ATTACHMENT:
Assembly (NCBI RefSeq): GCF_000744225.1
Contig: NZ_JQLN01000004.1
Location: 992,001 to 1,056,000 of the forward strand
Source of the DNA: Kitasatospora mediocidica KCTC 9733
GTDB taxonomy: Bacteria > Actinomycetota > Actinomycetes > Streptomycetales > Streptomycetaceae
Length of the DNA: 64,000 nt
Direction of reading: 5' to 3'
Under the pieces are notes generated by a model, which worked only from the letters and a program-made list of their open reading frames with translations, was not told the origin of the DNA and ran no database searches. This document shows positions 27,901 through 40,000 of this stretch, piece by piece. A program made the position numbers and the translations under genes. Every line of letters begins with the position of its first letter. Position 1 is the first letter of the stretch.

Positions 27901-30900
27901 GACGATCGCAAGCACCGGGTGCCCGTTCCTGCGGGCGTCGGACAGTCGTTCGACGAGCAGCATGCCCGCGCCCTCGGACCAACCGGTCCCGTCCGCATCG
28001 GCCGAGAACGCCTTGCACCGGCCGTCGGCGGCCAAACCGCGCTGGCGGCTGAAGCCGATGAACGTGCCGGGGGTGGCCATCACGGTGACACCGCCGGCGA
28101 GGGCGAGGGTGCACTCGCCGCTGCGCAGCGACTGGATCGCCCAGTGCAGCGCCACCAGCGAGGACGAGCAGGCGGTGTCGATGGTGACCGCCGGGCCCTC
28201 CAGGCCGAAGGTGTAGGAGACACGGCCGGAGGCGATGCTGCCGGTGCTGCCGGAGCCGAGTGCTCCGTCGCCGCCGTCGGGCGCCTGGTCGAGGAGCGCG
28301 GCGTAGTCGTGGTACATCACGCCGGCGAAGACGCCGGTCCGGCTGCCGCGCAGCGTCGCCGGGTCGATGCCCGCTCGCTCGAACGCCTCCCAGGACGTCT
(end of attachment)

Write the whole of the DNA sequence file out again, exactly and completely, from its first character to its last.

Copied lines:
Assembly (NCBI RefSeq): GCF_000744225.1
Contig: NZ_JQLN01000004.1
Location: 992,001 to 1,056,000 of the forward strand
Source of the DNA: Kitasatospora mediocidica KCTC 9733
GTDB taxonomy: Bacteria > Actinomycetota > Actinomycetes > Streptomycetales > Streptomycetaceae
Length of the DNA: 64,000 nt
Direction of reading: 5' to 3'
Under the pieces are notes generated by a model, which worked only from the letters and a program-made list of their open reading frames with translations, was not told the origin of the DNA and ran no database searches. This document shows positions 27,901 through 40,000 of this stretch, piece by piece. A program made the position numbers and the translations under genes. Every line of letters begins with the position of its first letter. Position 1 is the first letter of the stretch.

Positions 27901-30900
27901 GACGATCGCAAGCACCGGGTGCCCGTTCCTGCGGGCGTCGGACAGTCGTTCGACGAGCAGCATGCCCGCGCCCTCGGACCAACCGGTCCCGTCCGCATCG
28001 GCCGAGAACGCCTTGCACCGGCCGTCGGCGGCCAAACCGCGCTGGCGGCTGAAGCCGATGAACGTGCCGGGGGTGGCCATCACGGTGACACCGCCGGCGA
28101 GGGCGAGGGTGCACTCGCCGCTGCGCAGCGACTGGATCGCCCAGTGCAGCGCCACCAGCGAGGACGAGCAGGCGGTGTCGATGGTGACCGCCGGGCCCTC
28201 CAGGCCGAAGGTGTAGGAGACACGGCCGGAGGCGATGCTGCCGGTGCTGCCGGAGCCGAGTGCTCCGTCGCCGCCGTCGGGCGCCTGGTCGAGGAGCGCG
28301 GCGTAGTCGTGGTACATCACGCCGGCGAAGACGCCGGTCCGGCTGCCGCGCAGCGTCGCCGGGTCGATGCCCGCTCGCTCGAACGCCTCCCAGGACGTCT